How exciting!

I’ve long said that the path to being a reactionary starts with conceding some points to the left. So let us start now, by admitting that many of the criticisms of the establishment and its machinery of cultural control that the left made when they were out of power (and now seem to have forgotten) were true. Their criticisms of the educational system, of how news is reported, of corporatism and consumerism, of the 9 to 5 rat race, of suburbia and its cultural and spiritual sterility, of the entertainment industry in general, and most particularly of television, were all absolutely correct. These aren’t the arguments of leftists, per se, but the arguments of those who are anti-establishment. By no means should they be rejected simply because they were once, long ago, voiced by the left. Remember that the left is demonic, and thus, like any demon, it will tell you whatever it thinks it needs to tell you in order to get you to do what it wants you to do. If that means lying to you, then it will lie; if that means telling you the truth, then it will tell you the truth; if that means mixing truths and lies, then it will mix truths and lies. If anything, the fact that the left said these things once, but threw them aside once they gained power, should indicate to you that there was some real truth in them. Beyond this, once one casts aside the foolish notion that an argument cannot possibly contain any truth just because one’s enemies once used it, the faculties of reason of any traditionalist or reactionary should make the truth of these ideas easy to discern.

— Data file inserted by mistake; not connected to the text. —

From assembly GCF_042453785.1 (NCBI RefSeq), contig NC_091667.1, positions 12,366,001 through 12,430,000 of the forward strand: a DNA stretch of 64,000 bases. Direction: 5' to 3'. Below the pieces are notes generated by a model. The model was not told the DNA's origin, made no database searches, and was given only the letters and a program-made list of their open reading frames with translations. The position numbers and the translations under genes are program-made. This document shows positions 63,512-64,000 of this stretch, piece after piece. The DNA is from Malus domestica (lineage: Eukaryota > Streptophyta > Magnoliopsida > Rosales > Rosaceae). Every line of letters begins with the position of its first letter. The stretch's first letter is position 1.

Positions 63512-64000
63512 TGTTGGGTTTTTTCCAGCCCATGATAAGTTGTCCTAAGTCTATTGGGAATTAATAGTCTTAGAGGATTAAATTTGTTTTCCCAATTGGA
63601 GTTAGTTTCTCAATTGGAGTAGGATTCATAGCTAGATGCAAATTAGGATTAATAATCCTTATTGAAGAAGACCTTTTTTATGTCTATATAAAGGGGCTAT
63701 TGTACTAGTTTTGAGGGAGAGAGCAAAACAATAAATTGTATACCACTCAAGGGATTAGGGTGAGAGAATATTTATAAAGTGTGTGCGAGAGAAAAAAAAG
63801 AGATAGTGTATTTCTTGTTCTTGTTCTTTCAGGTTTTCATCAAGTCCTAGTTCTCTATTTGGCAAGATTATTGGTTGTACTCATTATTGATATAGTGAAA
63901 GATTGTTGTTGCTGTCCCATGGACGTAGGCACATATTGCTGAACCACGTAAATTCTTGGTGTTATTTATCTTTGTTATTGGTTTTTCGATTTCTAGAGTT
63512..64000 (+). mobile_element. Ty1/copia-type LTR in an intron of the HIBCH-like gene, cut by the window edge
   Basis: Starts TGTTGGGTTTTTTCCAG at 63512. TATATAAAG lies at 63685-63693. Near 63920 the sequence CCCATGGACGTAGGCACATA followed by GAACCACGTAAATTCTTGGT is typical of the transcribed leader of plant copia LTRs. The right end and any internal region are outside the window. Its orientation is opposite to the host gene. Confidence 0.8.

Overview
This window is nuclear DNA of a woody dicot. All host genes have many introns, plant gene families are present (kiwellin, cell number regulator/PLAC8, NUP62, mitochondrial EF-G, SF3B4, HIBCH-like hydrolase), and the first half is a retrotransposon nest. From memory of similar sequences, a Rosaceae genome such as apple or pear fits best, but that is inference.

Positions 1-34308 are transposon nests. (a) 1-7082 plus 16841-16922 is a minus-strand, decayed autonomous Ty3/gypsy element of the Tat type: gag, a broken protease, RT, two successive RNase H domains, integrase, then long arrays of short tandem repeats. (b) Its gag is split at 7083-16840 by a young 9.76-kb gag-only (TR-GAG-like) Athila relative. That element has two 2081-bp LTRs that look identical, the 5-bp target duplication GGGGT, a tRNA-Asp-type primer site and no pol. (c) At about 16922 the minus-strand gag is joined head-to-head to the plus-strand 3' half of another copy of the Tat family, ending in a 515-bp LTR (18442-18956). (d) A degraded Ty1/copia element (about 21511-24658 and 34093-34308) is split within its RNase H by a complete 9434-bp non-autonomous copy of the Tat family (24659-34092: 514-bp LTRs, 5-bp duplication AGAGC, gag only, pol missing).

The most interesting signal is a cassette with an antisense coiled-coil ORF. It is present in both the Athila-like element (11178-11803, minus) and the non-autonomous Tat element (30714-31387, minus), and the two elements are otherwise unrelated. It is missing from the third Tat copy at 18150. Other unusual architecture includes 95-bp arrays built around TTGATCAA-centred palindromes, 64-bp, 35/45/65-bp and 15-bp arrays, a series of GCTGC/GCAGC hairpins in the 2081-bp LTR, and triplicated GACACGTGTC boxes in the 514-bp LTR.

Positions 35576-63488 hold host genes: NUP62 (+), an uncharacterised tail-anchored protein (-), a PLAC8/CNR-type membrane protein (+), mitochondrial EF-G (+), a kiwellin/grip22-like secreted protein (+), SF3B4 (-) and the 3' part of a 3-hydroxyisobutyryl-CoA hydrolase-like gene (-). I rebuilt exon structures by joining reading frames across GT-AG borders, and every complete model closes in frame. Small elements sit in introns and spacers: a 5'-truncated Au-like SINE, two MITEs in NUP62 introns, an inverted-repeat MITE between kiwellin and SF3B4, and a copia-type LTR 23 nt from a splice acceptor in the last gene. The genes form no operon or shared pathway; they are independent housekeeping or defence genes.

So, then, the task before us is twofold: First, to reject the establishment mass culture. Second, to build a full and unique traditionalist/reactionary counterculture.

Sound familiar? It is, essentially, “Turn On, Tune In, Drop Out”. A great figure of the left-counterculture made this saying famous, and it is a sentiment well worth revisiting for those who wish to create a right-counterculture.

Naming what exactly should be dropped out of is the relatively easy part, but still it bears saying.

First, as the leftists used to say, “Kill Your Television”. I am not one who generally thinks that machines are inherently evil. Television is an exception. It is no more and no less than a hypnotic mind control device. Don’t believe me? Sit a hyperactive toddler in front of a television and watch what happens. They freeze, turn away from everything they were doing, and stare at the screen. Gavin McInnes once noted that the “on” switch of his television was an “off” switch for his kids, and so it is. Do you think this device does not place ideas in the minds of those who fall into a trance in its presence? And what ideas do you think the Hollywood/New York axis wishes to place there? I recall reading one account of a father who, tired of his two under-10 daughters’ bratty attitudes, limited their television viewing to a DVD box set of Little House on The Prairie. The change in his daughters’ behavior was dramatic – within a couple of weeks, they were referring to him and his wife as “Ma” and “Pa”, and offering to help with chores. The lesson is obvious: people (and especially children) learn their social norms from television, far more even than from the people around them.